Books  Physical Sciences  Cosmology & Astronomy 

Cosmos Close-up

Art / PhotobookOut of Print

By: Giles Sparrow (Author)

320 pages, colour photos & illustrations

Quercus Publishing

Hardback | May 2011 | #192169 | ISBN-13: 9780857383457
Out of Print Details

About this book

Using a wealth of high-resolution images collected by a fleet of telescopes, satellites and inter-planetary probes, Cosmos Close-up embarks on a voyage across the universe, pausing only to zoom in on the most spectacular planets, stars, galaxies and nebulae. After a fly past of our planetary neighbours we reach the edge of the solar system – a mere 15 light hours away – emerging into interstellar space and heading for the heart of our galaxy. The rhythms of stellar life unfold before our eyes: dark clouds of dust and gas blaze with clusters newly smelted stars, dying stars bloom and fade as planetary nebulae, or tear themselves apart as supernovae. Navigating through thick swarms of stars, we reach the galactic core, a gravitational maelstrom of exotic stars in the thrall of a supermassive black hole. Hundreds of thousands of light years must be covered to reach the Milky Way's companions, the Large and Small Magellanic Clouds, and millions more devoured before we cross true intergalactic space. Out here we watch the hidden lives of galaxies: we see them locked in gravitational combat, tearing each other apart or swallowing their companions whole.

Now billions of light years from Earth, we can discern the large-scale structure of the universe: massive conglomerations of galaxies gather like grains of dust on a veil of cobwebs, warping space with their tremendous gravity. Having crossed an almost unimaginable 13.4 billion light years, we encounter a wall of radiation. Here our voyage into the cosmos must finally end, for we have reached the very edge of the visible universe: what stands before us is the afterglow of the Big Bang itself.


Contents

- Introduction. Zooming in on the Universe.

THE SOLAR SYSTEM: Introduction
- Earth - Ocean planet
- Earth - Tectonic crust
- Earth - Mountain building
- Earth's Moon - Sea of Tranquillity
- Earth's Moon - Tsiolkovsky crater
- Earth's Moon - The Lunar Apennines
- Earth's Moon - Copernicus crater
- The Sun - Our local star
- The Sun - Surface activity
- The Sun - Sunspots
- Mercury - Caloris Basin
- Mercury - Volcanic activity
- Mercury - Shrinking planet
- Venus - A volcanic world
- Venus - Surface craters
- Venus - Equatorial rifts
- Mars - Valles Marineris
- Mars - Olympus Mons
- Mars - Polar ice
- Mars - Victoria crater
- Mars - Floodplains and rivers
- Phobos
- Asteroid 433 Eros
- Asteroid 21 Lutetia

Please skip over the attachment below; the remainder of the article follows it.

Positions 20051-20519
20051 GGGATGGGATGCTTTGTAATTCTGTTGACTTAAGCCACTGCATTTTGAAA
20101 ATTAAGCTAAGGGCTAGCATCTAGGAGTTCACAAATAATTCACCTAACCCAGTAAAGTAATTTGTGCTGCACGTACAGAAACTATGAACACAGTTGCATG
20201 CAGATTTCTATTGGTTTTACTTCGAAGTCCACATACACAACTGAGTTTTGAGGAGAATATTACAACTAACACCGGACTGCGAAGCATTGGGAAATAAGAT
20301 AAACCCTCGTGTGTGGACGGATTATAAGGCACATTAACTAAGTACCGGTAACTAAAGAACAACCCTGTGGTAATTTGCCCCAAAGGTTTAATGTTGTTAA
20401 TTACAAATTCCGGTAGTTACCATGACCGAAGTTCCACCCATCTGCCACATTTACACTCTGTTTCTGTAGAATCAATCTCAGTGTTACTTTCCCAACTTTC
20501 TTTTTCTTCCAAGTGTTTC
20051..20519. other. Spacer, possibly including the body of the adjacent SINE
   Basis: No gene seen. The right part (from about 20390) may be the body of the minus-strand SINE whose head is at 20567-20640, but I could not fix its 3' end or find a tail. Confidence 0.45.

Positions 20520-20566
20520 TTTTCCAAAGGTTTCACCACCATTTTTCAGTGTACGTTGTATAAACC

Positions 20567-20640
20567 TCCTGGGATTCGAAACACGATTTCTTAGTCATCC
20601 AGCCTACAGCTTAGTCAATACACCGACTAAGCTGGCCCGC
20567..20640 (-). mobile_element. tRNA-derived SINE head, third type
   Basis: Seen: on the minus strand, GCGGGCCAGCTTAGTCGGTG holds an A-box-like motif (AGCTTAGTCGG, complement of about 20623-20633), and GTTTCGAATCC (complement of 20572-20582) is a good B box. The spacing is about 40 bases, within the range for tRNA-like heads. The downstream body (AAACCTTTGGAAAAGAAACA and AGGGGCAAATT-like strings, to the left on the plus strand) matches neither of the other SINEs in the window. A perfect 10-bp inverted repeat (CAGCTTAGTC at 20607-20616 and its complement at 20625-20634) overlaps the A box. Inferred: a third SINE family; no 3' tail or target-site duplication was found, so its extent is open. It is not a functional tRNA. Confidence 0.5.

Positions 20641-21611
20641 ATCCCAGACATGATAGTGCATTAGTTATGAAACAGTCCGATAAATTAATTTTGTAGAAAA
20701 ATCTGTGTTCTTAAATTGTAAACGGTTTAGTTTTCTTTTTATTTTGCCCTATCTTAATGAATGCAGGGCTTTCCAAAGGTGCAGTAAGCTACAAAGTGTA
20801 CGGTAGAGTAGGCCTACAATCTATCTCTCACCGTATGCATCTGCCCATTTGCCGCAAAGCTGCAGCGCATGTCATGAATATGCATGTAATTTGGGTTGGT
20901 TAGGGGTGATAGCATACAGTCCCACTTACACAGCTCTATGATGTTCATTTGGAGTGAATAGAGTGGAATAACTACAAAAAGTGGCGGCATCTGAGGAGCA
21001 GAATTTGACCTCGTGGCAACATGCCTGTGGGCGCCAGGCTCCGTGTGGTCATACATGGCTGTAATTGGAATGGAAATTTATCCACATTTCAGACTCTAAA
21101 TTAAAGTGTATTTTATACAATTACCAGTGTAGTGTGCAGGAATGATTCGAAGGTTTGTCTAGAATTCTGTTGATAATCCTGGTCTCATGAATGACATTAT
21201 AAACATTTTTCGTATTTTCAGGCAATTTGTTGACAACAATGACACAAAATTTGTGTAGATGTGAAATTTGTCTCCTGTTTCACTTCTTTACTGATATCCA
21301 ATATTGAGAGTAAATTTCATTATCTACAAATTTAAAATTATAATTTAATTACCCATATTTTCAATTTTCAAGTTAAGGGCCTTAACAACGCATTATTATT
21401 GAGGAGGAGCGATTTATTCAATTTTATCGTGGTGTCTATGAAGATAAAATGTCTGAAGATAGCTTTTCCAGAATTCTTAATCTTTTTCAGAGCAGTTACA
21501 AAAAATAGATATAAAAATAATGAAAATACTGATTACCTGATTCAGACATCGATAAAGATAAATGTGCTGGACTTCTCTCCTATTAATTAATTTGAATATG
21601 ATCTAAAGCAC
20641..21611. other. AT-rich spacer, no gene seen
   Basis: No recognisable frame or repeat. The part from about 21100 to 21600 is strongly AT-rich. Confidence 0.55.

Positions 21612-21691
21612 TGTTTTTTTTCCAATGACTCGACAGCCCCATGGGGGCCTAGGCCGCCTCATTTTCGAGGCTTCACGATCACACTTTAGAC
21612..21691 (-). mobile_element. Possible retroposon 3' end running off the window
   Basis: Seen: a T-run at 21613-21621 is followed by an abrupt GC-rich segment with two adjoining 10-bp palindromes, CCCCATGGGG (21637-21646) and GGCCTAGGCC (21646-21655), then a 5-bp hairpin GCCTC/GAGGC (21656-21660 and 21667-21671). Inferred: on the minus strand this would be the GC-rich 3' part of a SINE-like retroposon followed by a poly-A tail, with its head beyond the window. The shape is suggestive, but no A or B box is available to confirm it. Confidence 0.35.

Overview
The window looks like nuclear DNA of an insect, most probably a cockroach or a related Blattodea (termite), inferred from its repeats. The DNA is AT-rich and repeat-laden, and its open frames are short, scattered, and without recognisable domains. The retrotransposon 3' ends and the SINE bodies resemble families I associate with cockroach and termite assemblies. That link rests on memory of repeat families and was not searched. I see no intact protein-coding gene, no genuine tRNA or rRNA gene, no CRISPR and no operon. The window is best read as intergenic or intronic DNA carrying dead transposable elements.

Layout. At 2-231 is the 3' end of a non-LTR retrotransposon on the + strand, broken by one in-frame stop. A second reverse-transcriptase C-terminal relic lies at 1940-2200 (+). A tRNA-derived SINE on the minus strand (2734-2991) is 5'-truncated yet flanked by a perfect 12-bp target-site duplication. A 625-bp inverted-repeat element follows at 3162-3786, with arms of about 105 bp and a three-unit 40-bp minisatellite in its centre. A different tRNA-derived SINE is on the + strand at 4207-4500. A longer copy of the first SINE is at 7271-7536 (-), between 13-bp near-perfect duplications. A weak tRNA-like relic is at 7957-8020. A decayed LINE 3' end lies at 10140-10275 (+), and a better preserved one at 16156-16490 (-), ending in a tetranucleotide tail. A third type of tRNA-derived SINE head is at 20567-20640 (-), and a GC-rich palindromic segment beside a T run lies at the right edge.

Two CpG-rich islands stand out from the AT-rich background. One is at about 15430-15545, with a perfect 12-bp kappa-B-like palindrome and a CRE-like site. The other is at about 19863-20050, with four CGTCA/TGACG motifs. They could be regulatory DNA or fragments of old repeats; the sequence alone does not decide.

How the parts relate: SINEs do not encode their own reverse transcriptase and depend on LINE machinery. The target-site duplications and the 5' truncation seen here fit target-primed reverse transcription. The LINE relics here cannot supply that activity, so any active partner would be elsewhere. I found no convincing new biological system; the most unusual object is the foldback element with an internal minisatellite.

- Jupiter - Atmosphere
- Jupiter - Great Red Spot
- Jupiter - Smaller spots
- Io - Loki volcano
- Io - Boosaule Montes
- Europa - Icy crust
- Europe - Mobile surface
- Ganymede - A giant moon
- Ganymede - Impact target
- Callisto - Cratered moon
- Saturn - Atmosphere
- Saturn - Stormy weather
- Saturn's rings - Fine structure
- Saturn's rings - Particles
- Mimas
- Enceladus - Frosted world
- Enceladus - Icy outbursts
- Tethys
- Dione
- Rhea
- Titan - Mysterious moon
- Titan - Descent to the surface
- Titan - Methane lakes
- Hyperion
- Iapetus - Moon of two halves
- Iapetus - Equatorial ridge
- Phoebe
- Uranus
- Rings of Uranus
- Miranda
- Neptune - Planet of storms
- Neptune - High-speed clouds
- Triton - An ice dwarf up close
- Triton - Ice geysers
- Pluto
- Halley's Comet
- Eris

OUR GALAXY: Introduction
- Dark nebulae
- Carina Nebula 1
- Carina Nebula 2
- Carina Nebula 3
- Orion Nebula 1
- Orion Nebula 2
- Cone Nebula
- Eagle Nebula 1
- Eagle Nebula 2
- Eagle Nebula 3
- Lagoon Nebula
- Bok globules
- Proplyds
- Stellar jets
- Infant stars
- The Trapezium
- The Pleiades
- Globular clusters
- Omega Centauri
- Multiple stars
- Fomalhaut b
- 2M 1207b
- Red giants
- Eta Carinae
- Mira
- V838 Monocerotis
- Cat's Eye Nebula 1
- Cat's Eye Nebula 2
- Ring Nebula
- Helix Nebula 1
- Helix Nebula 2
- Bug Nebula
- White dwarves
- Crab Nebula 1
- Crab Nebula 2
- Cassiopeia A
- Neutron stars
- Centre of the Milky Way
- Sagittarius A*

BEYOND THE MILKY WAY: Introduction
- Large Magellanic Cloud
- LMC - Cluster R136
- LMC - Supernova 1987A
- LMC - NGC 2074
- Small Magellanic Cloud
- SMC - NGC 602
- SMC - N66 Nebula
- Andromeda Galaxy M31
- Andromeda - Dust lanes
- Triangulum Galaxy M33
- Pinwheel Galaxy M101
- Messier 74
- Messier 66
- Bode's Galaxy M81
- Cigar Galaxy M82
- Southern Pinwheel M83
- Messier 87
- Centaurus A
- Cygnus A
- Quasar 3C 321
- ESO 97 G-13
- Antennae galaxies
- Hickson Compact Group 31
- The 'Mice' galaxies
- Stephan's Quintet
- The Virgo Cluster
- Abell 2667

DEPTHS OF THE UNIVERSE: Introduction
- SDSSJ0946+1006
- Abell 1689
- Dark matter
- Cepheid variables
- Discovering dark energy
- Hubble Deep Field
- Hubble Ultra-Deep Field
- The longest look
- Cosmic Microwave Background

Solar System data
Satellite data
Glossary
Index
Credits/acknowledgements


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Biography

Giles Sparrow studied Astronomy at University College London, and Science Communication at Imperial College. He has acted as author, consultant and contributor on numerous popular science books, and is the author of, amongst others, The Universe and How To See It, Cosmos, The Stargazer's Handbook, Voyage Across the Cosmos and Hubble: Window on the Universe.

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